Let Johnny have a go [causative vs complex object]

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loviii

Senior Member
Russian
Good day!

I want to clarify where the complex object and the causitive construction in the next sentence are:

With a verb ("have"):
(1) "Let Johnny have a go on the computer now."
1a) Is "let Johnny have" the causative construction?
1b) Is "Johnny have" the complex object?

Thanks in advance!
 
  • london calling

    Senior Member
    UK English
    As I understand it a causative construction expresses the concept that someone has an action carried out by someone else rather than do it himself (I had the car washed, my mother got me to cook the Sunday dinner). That's not the case here.
     

    velisarius

    Senior Member
    British English (Sussex)
    "Let Johnny have..." = "Allow Johnny to have..." It's an imperative.

    Complex object:
    I believe that Johnny is on the computer now. - Johnny is the subject of the subordinate clause.
    I believe Johnny to be on the computer now. - Johnny has become the object of the main clause.
     

    loviii

    Senior Member
    Russian
    As I understand it a causative construction expresses the concept that someone has an action carried out by someone else rather than do it himself (I had the car washed, my mother got me to cook the Sunday dinner). That's not the case here.
    According to Causative Form (Active and Passive Causative) » SuparNgeBLog your examples are called passive causative form, mine active causative form.

    "Let Johnny have..." = "Allow Johnny to have..." It's an imperative.

    Complex object:
    I believe that Johnny is on the computer now. - Johnny is the subject of the subordinate clause.
    I believe Johnny to be on the computer now. - Johnny has become the object of the main clause.
    Imperative is one of types of a sentence. Complex object is one of parts of a sentence. I thought these terms couldn't be linked to each other.

    Consider two sentences:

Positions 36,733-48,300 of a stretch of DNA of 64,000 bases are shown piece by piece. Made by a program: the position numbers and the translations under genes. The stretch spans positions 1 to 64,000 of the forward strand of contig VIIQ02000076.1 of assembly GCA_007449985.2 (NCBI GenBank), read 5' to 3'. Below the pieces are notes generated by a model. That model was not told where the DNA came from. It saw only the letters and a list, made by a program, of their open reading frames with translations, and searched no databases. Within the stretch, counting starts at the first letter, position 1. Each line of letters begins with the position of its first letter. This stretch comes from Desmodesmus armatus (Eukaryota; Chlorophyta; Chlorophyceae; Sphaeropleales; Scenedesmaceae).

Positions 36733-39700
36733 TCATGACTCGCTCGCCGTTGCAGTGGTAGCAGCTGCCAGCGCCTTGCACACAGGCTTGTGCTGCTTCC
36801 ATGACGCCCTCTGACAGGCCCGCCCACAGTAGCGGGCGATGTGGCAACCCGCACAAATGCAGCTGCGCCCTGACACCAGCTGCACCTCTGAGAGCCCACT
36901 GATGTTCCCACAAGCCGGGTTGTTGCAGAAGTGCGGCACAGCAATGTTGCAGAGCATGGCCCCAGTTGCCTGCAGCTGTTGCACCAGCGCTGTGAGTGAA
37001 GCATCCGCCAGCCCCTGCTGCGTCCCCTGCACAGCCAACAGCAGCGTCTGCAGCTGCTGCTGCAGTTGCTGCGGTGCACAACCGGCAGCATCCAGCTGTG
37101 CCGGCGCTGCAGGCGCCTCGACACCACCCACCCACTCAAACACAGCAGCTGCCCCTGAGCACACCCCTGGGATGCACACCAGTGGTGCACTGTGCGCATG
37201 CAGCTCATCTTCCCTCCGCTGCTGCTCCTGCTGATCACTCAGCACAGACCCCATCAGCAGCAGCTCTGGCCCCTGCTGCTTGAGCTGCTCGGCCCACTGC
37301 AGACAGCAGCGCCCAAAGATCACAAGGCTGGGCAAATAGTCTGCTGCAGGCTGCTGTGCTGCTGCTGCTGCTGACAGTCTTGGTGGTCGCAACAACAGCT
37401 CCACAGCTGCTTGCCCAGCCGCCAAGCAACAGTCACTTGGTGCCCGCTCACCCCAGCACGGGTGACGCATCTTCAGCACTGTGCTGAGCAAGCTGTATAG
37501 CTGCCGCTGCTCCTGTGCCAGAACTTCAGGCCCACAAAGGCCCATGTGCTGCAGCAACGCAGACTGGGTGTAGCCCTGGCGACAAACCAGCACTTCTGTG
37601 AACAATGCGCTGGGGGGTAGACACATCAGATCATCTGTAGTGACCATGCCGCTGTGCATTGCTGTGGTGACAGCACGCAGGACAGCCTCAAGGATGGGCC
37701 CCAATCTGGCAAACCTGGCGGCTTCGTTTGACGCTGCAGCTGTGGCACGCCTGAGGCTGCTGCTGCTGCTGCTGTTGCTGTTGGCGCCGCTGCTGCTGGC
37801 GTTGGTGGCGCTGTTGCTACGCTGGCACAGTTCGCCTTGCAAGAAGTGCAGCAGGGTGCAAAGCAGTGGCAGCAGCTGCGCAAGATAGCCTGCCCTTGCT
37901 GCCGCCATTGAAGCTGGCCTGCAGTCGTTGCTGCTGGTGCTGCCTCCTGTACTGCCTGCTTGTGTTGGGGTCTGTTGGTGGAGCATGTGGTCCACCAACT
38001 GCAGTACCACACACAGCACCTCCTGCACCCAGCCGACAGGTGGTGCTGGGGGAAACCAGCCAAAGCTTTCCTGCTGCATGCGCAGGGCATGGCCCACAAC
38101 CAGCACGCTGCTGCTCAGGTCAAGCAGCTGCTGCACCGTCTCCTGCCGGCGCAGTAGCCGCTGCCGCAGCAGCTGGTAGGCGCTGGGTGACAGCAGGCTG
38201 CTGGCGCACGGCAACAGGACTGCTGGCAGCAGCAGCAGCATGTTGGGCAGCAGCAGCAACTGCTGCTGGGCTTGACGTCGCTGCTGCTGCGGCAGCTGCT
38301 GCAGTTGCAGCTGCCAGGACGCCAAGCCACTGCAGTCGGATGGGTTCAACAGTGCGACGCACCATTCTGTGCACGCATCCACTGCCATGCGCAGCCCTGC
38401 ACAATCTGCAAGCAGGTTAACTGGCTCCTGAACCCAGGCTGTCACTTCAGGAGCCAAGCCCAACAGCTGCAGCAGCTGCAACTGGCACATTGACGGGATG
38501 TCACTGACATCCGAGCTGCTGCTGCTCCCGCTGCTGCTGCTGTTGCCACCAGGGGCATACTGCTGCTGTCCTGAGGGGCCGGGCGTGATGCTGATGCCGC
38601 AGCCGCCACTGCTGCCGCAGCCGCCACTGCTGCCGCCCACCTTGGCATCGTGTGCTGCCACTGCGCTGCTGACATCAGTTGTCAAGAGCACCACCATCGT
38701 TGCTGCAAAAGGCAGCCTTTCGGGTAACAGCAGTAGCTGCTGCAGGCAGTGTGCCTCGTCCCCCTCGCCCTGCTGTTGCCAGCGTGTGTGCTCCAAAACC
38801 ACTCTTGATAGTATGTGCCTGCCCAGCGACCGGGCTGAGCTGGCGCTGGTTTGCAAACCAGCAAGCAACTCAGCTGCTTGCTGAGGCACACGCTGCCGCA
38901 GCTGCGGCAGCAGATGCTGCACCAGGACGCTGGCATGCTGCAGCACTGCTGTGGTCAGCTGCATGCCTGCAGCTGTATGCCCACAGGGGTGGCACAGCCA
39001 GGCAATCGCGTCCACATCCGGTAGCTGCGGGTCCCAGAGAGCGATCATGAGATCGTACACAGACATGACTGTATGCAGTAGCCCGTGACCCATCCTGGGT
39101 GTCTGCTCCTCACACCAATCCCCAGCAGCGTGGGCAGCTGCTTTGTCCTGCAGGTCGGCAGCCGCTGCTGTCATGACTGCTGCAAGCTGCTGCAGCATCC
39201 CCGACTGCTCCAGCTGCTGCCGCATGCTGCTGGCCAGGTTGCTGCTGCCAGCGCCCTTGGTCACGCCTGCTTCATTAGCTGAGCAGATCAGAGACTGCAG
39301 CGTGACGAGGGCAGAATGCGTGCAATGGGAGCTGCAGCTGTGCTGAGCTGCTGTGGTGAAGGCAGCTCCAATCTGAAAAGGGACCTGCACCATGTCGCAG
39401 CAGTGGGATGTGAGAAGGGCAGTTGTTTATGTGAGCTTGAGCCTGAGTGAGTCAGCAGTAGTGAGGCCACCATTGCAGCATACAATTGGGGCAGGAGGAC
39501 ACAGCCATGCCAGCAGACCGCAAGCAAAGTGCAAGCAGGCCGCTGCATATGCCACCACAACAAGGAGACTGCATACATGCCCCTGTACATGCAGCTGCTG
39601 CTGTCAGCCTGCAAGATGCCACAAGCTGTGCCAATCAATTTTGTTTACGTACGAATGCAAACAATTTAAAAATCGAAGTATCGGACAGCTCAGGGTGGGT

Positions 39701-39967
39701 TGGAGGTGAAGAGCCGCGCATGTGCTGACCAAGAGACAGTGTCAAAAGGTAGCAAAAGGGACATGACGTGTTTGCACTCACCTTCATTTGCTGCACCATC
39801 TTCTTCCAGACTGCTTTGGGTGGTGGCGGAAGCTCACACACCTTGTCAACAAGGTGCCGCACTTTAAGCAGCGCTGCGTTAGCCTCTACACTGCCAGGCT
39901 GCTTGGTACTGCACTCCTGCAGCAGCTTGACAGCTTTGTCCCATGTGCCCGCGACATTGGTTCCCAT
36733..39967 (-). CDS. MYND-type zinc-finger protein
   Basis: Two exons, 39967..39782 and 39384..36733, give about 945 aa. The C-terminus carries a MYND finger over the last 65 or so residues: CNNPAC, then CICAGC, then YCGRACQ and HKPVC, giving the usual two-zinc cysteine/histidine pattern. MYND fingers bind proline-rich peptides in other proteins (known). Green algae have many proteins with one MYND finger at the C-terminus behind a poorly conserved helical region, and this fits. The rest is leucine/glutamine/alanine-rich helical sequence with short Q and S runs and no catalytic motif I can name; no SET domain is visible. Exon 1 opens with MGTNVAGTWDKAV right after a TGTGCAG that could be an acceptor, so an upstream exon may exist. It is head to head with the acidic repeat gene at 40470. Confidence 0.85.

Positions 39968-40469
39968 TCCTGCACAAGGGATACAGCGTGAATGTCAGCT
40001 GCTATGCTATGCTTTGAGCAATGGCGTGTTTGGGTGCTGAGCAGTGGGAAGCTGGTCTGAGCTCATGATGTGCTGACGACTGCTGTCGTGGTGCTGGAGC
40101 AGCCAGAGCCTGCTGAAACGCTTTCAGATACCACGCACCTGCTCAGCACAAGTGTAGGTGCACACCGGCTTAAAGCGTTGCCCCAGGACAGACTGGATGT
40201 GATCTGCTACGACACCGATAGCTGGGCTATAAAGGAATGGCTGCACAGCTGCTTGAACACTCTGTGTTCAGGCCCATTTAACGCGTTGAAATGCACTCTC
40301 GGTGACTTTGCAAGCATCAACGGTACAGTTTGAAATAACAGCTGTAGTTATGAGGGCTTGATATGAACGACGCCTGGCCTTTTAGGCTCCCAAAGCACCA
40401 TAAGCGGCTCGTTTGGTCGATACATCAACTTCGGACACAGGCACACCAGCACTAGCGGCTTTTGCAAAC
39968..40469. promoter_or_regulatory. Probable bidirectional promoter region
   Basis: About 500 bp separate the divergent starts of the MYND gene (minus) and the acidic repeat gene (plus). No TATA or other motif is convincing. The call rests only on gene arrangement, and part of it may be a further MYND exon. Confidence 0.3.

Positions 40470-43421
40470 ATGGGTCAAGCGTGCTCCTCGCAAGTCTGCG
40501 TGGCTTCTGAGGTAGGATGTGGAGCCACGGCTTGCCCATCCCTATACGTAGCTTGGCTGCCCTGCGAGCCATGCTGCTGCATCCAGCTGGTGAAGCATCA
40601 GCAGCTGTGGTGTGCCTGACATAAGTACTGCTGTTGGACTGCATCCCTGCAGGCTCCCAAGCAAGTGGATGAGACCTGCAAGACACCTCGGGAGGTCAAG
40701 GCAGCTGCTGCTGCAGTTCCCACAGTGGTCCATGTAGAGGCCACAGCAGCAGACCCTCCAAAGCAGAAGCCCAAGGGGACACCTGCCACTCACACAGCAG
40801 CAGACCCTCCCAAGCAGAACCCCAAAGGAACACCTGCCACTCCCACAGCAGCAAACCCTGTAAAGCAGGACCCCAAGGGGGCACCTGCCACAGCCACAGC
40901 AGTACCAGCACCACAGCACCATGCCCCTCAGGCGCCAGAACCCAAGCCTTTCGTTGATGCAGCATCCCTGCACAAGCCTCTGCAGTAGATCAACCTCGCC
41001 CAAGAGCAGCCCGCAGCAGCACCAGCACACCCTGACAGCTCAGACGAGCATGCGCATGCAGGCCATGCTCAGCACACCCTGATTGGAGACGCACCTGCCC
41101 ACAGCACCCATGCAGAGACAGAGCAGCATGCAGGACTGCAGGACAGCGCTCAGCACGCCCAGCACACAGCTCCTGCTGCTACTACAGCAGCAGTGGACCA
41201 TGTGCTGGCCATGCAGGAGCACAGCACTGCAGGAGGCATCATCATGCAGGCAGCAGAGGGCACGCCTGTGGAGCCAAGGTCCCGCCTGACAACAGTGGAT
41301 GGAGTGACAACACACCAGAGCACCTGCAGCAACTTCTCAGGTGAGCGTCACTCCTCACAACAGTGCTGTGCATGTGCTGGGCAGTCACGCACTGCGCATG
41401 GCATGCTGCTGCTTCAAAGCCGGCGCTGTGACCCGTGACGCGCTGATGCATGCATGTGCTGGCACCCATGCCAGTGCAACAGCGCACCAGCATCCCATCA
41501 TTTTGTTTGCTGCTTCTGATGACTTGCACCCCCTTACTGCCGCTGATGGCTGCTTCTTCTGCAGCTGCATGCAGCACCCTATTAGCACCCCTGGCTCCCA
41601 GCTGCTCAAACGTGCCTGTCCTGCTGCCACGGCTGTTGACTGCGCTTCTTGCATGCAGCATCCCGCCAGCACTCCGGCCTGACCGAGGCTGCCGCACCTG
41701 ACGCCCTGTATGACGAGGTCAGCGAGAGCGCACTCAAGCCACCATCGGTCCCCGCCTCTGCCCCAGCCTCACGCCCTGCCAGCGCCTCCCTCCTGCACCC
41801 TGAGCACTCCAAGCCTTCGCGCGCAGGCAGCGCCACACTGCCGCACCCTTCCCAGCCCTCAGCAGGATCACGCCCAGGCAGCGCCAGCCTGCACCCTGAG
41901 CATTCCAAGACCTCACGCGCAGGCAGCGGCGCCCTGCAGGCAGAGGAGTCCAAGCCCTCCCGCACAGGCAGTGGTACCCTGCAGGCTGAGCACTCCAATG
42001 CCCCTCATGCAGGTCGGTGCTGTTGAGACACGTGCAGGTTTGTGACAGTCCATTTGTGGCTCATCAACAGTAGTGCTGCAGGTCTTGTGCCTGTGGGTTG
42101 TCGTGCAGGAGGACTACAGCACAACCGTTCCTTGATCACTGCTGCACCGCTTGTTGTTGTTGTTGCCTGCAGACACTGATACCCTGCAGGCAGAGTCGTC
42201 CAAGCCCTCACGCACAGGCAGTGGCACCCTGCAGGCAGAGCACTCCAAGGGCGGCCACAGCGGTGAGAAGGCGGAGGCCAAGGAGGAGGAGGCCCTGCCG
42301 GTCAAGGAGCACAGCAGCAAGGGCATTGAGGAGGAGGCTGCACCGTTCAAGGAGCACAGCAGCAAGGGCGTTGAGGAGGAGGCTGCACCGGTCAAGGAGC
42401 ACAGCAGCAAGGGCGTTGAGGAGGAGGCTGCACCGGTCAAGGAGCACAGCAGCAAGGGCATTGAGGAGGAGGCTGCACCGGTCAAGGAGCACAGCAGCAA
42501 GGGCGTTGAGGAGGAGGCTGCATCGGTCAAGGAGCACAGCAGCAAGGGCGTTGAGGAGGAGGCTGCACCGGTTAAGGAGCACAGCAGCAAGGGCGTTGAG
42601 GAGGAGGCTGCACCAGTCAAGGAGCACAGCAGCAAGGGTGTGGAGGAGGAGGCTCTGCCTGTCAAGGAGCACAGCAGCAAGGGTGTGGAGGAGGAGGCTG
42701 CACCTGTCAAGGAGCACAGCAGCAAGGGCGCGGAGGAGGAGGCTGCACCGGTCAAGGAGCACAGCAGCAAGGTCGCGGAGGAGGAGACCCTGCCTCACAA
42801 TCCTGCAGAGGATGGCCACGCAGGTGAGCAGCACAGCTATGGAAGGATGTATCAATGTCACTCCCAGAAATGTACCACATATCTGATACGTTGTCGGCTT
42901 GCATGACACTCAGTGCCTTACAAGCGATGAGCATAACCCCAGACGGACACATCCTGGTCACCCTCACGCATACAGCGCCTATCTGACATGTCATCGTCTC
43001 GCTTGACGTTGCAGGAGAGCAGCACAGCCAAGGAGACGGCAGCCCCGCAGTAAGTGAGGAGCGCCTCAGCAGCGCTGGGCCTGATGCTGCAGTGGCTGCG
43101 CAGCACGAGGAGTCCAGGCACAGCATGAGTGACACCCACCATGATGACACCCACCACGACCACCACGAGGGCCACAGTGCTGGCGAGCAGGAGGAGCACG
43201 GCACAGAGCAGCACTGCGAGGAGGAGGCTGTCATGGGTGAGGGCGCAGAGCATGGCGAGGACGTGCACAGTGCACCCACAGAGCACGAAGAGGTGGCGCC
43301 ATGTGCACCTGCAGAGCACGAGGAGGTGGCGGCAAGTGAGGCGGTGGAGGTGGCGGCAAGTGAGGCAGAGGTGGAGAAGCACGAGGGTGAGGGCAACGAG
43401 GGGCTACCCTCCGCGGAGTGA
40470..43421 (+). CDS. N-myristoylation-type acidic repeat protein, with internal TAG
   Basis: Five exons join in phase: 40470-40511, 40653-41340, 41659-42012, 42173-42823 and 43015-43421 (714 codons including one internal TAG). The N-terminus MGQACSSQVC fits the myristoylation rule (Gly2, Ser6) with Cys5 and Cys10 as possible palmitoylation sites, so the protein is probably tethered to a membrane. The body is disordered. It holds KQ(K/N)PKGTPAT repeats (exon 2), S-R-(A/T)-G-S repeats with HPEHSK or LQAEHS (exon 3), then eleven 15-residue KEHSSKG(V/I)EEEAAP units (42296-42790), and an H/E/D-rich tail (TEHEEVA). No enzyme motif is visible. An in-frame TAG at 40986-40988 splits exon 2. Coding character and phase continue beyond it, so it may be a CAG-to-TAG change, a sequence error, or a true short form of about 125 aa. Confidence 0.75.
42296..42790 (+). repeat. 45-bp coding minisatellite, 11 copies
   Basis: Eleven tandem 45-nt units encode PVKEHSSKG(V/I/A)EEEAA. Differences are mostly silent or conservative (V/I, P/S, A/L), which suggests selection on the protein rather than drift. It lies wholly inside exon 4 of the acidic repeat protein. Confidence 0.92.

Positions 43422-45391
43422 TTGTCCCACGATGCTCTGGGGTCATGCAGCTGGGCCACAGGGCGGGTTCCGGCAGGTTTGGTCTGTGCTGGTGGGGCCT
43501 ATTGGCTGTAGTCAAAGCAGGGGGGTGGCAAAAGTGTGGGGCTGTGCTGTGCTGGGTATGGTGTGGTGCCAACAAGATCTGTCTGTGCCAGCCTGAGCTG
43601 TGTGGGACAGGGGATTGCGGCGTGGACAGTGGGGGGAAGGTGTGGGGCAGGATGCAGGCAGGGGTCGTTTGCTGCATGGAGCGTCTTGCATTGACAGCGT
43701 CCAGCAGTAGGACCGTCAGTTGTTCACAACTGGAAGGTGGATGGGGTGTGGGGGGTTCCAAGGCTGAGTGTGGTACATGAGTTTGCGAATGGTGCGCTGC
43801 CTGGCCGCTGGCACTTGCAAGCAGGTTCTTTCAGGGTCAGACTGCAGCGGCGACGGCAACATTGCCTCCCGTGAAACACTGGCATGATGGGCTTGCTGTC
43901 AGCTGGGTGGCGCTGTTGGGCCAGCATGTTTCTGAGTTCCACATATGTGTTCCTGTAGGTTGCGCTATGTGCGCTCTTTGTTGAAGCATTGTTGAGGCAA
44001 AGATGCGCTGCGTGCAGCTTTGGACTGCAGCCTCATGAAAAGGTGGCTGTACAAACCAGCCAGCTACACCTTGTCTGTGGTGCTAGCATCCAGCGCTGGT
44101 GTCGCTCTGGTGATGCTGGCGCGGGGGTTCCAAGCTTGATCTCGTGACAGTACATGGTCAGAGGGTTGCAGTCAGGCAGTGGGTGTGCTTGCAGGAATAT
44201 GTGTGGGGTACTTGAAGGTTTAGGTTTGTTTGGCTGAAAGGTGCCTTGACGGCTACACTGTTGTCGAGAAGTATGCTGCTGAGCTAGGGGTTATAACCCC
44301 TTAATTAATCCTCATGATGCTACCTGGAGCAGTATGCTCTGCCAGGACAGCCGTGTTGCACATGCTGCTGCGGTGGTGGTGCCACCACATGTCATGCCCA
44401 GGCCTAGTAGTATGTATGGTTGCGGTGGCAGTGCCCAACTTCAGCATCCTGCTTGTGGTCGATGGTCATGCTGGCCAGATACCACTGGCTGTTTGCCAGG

I let Johnny be on the computer now.
    Let Johnny be on the computer now.

    Why do you say we have the complex object in the first sentence, but we don't have it in the second sentence?
     

    velisarius

    Senior Member
    British English (Sussex)
    I think I'd better bow out of this thread, because I'm not at all sure what Russian speakers mean by "complex object" in English. Sorry.
     

    PaulQ

    Senior Member
    UK
    English - England
    Why do you say that the complex object in this sentence is "Johnny to be on the computer now", rather than "Johnny to be"?
    An object of a sentence must be a substantive and "Johnny to be" is not a substantive. However "Johnny" is a substantive.

    Likewise "a go on the computer" is a complex object. The object is "a go" (go is a noun) and "on the computer" is an adverbial modifier.

    So we have the simple object of "a go" and the complex object as "a go on the computer".

    A complex object is a noun phrase or clause. "He hit [the man who lives next door]"

    You are probably referring to English Grammar: Infinitive Complex Object
    in which there is
    Infinitive Complex Object
    Complex Object
    Subject + Predicate + Complex Object (Noun/Pronoun + Infinitive)
    and which gives the examples:
    1. I heard [him describe] his new bedroom suite. -> [complex object]
    and
    2. I consider [Bill to be] Jack of all trades. -> [complex object]
    I am unconvinced that these are correct

    in 1. You heard him[object] and you heard him do[describe] and you heard him do[describe] something. All these ideas are encompassed in "I heard him describe his new bedroom suite." Therefore the complex object must be "him describe his new bedroom suite."

    However, the problem is that "him describe his new bedroom suite." does not seem to be a substantive and it does not have a subject or an active verb. "Describe his new bedroom suite" is a reduced compound clause: I heard him when he described his new bedroom suite." in which "when he described his new bedroom suite." is an adverbial clause modifying "heard". Thus the substantive that a answers "Who did you hear?" is "him" - but what you heard was {him describe his new bedroom suite.}
     
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